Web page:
Maintaining cyber resilience in energy
To guarantee strong cyber hygiene in the energy sector, the foundational technology, such as cloud infrastructure, must first be built in a highly secure manner. Only after these systems are watertight should additional tools be used to further protect against cyber attacks. According to gridX CIO Joel Hermanns, “a proactive and holistic risk-management approach, alongside a dedicated structure that uses regulators’ compliance and protection as a minimum, must be implemented. We believe that following the principle of security by design is the best way to stay resilient against attacks. Best practices and benchmarks, such as Center for Internet Security (CIS) AWS Foundations Benchmark, are crucial here to ensure that errors or breaches are consistently avoided.”
"A proactive and holistic risk-management approach, alongside a dedicated structure that uses regulators’ compliance and protection as a minimum, must be implemented."
Joel Hermanns, CIO, gridX
As the energy industry increasingly adopts dynamic modern technology, the way we approach security must change accordingly. Joel stresses the importance of regular automated checks and periodic penetration tests to keep constantly evolving technology consistently secure and compliant. Encrypted data exchange is also necessary to ensure that unknown parties cannot read or manipulate data, as is maintaining a cyber-literate workforce by keeping employees up to date with any changes to IT standards or protocols.
gridX's cybersecurity approach
As a platform and software provider, gridX always maintains up-to-date standards and tools, and uses automated testing processes to enable quick response times. By keeping our potential attack surface to a minimum – reducing software dependencies, avoiding open network ports and minimizing publicly accessible resources or servers – potential attacks can be eliminated from the ground up.
Senior Software Engineer at gridX, Philipp Franke, adds, “we combine the four-eyes principle for all code reviews, together with automated checks to ensure that all coding is implemented to the highest possible standards and any potential vulnerabilities in our development process are uncovered as early as possible.”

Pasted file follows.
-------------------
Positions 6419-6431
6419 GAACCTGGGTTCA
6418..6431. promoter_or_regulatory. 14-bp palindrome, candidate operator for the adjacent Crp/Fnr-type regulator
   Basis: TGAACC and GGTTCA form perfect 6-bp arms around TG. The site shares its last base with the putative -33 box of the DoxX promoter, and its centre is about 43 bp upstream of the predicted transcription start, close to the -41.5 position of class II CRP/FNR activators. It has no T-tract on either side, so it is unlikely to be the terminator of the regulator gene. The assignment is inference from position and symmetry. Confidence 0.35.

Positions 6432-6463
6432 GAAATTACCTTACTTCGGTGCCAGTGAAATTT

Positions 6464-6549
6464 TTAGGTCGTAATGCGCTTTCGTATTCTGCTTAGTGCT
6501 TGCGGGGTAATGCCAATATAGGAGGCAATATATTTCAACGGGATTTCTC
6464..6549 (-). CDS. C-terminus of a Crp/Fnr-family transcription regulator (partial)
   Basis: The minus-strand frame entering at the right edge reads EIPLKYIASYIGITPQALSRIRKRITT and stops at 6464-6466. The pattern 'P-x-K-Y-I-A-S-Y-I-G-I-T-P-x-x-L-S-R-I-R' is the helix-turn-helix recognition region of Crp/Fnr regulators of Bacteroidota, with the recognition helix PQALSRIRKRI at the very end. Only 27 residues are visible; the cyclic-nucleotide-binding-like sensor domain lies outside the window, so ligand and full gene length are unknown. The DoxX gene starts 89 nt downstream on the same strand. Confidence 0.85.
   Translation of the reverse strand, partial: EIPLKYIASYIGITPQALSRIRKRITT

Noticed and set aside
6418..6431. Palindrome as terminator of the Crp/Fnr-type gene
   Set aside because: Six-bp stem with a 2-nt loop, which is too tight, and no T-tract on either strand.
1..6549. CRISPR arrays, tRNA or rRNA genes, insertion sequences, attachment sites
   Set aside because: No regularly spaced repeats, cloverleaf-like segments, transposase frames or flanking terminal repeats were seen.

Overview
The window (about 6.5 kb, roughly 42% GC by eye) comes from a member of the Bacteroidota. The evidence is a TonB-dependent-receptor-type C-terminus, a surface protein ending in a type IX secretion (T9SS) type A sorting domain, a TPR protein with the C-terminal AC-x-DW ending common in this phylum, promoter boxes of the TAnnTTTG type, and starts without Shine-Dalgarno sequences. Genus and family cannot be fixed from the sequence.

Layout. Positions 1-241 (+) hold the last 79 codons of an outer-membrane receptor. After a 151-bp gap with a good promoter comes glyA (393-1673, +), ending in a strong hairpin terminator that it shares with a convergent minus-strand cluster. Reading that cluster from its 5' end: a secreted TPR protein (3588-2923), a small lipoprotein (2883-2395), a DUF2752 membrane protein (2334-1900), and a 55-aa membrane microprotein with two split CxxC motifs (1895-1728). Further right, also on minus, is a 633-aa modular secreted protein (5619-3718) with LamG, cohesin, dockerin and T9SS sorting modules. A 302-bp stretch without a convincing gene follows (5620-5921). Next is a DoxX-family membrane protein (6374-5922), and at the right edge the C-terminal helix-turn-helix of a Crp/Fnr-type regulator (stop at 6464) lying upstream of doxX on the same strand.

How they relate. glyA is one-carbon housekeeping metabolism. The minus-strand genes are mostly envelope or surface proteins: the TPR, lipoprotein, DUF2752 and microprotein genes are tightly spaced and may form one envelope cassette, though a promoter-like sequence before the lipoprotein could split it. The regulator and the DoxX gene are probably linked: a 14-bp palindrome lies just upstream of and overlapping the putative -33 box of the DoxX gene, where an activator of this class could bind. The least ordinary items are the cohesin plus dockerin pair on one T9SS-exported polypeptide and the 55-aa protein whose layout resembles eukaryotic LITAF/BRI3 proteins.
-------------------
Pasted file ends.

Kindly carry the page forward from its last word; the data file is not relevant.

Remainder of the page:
In addition, any data transmitted over public networks is encrypted using modern and secure technologies (usually based on TLS 1.3) – including any communication via our API, to and from gridBoxes and with partners. By following the principle of least privilege for authorization, each relevant entity is given the minimum necessary privileges to do the necessary work.
Finally, DevOps Engineer, Thomas Eck says, “it is important to use infrastructure as code and immutable infrastructure, meaning that our code is rolled out using modern tools such as Terraform, Cloudformation or Kubernetes. Ultimately, this results in a high level of reproducibility, traceability and transparency, some of the most vital components of any secure system.”
Energy systems, like many others, require a robust foundation, topped off with secure code and sophisticated tools. Systems must be regularly checked, both manually and automatically, and the right standards or protocols must be in place to ensure smooth and seamless communication. The high level of innovation in the energy industry means that as new technologies appear, they must be rigorously tested before being rolled out. Only then can the security of power flows be guaranteed, now and in the future.